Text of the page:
Mission Therapeutics moves kidney disease drug to phase 2 after FDA approval

By Isabel Cameron

- Last updated on GMT

© Getty Images
© Getty Images

Related tags Kidney kidney disease Clinical trial phase 2

Mission Therapeutics, a clinical-stage biotech developing first-in-class therapeutics targeting mitophagy, has received Investigational New Drug (IND) approval from the U.S. Food and Drug Administration (FDA) to proceed with a phase 2 trial for its kidney treatment MTX652.

Up to 160 adults with increased risk for acute kidney injury (AKI) following cardiac surgery are planned to be recruited for the study from multiple sites in North America and Europe.

The double-blind, placebo-controlled trial is expected to begin early next year and is intended to show that MTX652 protects this high-risk group of patients from AKI by assessing standard markers of renal function and renal injury over time.

Dr Anker Lundemose, CEO of Mission Therapeutics, said: “The FDA’s approval of our Phase II clinical study for our lead asset MTX652 marks a major milestone for Mission. We now have two USP30 inhibitors advancing through clinical trials, MTX652 for acute kidney injury and MTX325 for Parkinson’s Disease, validating our unique approach and the breadth of our assets.”

The FDA’s decision comes after the completion of Mission’s phase 1 study of MTX652 earlier in 2023, in which over 80 healthy volunteers received the drug.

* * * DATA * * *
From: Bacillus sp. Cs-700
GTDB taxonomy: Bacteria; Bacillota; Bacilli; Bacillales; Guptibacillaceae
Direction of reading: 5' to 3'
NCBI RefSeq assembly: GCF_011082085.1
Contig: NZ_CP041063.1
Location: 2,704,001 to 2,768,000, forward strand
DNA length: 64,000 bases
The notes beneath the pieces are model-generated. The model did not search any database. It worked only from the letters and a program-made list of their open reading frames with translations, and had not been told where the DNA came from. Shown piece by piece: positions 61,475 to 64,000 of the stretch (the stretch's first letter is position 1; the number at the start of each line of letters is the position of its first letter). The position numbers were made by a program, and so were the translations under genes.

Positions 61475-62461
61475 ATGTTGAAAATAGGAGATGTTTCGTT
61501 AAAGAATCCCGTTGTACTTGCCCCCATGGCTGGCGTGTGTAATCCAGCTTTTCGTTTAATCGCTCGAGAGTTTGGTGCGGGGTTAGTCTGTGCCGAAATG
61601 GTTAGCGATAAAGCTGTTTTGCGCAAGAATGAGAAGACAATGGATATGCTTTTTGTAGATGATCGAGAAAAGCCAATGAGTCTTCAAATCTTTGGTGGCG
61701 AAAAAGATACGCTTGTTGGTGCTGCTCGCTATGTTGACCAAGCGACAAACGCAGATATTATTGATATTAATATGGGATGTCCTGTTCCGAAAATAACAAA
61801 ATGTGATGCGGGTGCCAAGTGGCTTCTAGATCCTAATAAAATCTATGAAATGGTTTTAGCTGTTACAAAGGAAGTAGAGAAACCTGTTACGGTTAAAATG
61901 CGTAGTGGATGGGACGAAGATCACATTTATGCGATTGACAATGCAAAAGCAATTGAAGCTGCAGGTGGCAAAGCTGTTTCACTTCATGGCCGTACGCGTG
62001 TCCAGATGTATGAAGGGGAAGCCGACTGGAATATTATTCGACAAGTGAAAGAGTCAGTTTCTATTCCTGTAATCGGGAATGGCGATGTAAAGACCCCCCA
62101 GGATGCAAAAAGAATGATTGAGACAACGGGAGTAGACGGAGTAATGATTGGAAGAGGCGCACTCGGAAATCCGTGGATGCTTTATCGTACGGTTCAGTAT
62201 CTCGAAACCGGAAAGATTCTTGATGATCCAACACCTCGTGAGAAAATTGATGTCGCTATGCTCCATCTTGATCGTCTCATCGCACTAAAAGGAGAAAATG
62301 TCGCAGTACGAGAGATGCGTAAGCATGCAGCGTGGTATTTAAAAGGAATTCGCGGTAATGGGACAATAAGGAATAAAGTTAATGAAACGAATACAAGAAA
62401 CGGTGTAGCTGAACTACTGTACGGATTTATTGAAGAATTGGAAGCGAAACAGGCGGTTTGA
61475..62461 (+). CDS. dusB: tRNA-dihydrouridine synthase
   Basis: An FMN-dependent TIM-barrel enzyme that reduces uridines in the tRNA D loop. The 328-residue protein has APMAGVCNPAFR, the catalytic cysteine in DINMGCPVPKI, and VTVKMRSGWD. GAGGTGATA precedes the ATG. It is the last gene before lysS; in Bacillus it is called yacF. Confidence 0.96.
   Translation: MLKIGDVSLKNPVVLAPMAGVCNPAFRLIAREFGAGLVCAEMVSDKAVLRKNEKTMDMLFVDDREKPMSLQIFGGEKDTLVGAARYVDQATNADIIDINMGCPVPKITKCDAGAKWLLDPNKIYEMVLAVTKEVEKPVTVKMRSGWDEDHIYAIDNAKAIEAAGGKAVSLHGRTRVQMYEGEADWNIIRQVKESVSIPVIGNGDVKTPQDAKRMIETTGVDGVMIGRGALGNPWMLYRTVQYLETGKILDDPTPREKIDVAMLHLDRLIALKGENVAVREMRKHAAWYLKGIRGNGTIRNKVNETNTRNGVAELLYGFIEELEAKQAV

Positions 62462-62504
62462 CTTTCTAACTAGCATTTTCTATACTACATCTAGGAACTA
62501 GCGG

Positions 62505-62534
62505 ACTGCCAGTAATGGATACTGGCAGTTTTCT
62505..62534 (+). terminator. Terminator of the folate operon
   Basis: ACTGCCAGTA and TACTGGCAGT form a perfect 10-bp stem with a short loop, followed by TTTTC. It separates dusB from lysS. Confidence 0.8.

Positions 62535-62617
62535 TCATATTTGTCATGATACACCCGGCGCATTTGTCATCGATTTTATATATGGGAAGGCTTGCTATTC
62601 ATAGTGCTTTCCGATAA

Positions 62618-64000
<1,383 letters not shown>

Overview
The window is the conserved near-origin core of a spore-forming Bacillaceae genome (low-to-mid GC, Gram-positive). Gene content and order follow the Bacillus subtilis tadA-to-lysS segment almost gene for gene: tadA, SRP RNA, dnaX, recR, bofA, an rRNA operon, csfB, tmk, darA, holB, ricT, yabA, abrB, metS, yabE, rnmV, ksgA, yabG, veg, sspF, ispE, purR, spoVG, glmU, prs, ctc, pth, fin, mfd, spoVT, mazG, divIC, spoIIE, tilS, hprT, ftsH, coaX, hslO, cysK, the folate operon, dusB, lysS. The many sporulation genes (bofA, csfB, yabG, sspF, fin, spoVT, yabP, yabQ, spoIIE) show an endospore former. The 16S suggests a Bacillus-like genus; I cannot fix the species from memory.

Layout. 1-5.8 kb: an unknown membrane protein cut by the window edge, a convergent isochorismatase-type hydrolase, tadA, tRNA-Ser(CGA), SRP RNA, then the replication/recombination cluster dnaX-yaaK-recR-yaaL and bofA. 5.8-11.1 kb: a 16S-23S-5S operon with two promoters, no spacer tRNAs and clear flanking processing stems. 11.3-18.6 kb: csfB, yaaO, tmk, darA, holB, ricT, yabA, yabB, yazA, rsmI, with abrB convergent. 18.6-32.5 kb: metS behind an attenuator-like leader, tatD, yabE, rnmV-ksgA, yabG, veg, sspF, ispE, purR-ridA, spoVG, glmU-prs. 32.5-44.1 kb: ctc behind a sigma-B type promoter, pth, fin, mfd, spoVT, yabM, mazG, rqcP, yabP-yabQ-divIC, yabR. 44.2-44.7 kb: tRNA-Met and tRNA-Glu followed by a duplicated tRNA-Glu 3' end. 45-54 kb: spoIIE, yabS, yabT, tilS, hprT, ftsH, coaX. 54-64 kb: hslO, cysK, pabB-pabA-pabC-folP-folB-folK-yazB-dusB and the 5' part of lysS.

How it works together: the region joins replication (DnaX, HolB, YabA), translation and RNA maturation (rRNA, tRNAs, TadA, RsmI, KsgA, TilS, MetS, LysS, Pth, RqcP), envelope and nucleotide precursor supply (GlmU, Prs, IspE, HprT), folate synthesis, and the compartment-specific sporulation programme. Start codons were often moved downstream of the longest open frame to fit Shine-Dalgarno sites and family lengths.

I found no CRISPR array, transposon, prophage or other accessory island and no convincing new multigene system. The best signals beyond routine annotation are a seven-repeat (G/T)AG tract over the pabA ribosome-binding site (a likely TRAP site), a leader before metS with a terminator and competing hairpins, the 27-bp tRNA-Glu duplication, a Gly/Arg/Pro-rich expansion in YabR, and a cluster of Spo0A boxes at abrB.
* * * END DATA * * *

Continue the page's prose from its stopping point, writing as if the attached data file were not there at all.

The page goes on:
The trial demonstrated that the treatment was safe and well tolerated up to a single dose of 200mg a day and multiple doses of 100mg daily for 14 days, with an ‘excellent’ pharmacokinetic profile.

Mission chief scientific officer Paul Thompson explained that MTX652 had shown significant protective effectives in multiple models of kidney injury and the company was ‘very pleased’ to be progressing with this strong preclinical foundation.

MTX652 is a potent and selective compound designed to improve mitochondrial quality and function by enhancing mitophagy through inhibition of USP30, a deubiquitylating enzyme localised to mitochondria which is a negative regulator of mitophagy.

According to the company, it promotes cellular health by enhancing this key mechanism, which cells use to clear dysfunctional mitochondria.

It has the potential to reduce the impact of impaired mitochondria associated with Ischaemic Reperfusion Injury (IRI) in the heart and kidneys in patients who have undergone heart surgery, Mission added.

Dr Suhail Nurbhai, chief medical officer of Mission Therapeutics, said: “Recent reports suggest that up to 50% of high-risk patients suffer acute kidney injury following heart surgery. There are no approved drug treatments and the immediate and longer-term consequences can be very serious, including continued decline of renal function and/or the requirement for renal replacement therapy.

“We believe MTX652 has the potential to alleviate these outcomes and to meet this serious and important unmet medical need. We are delighted to have received this approval and look forward to starting this trial in 2024.”

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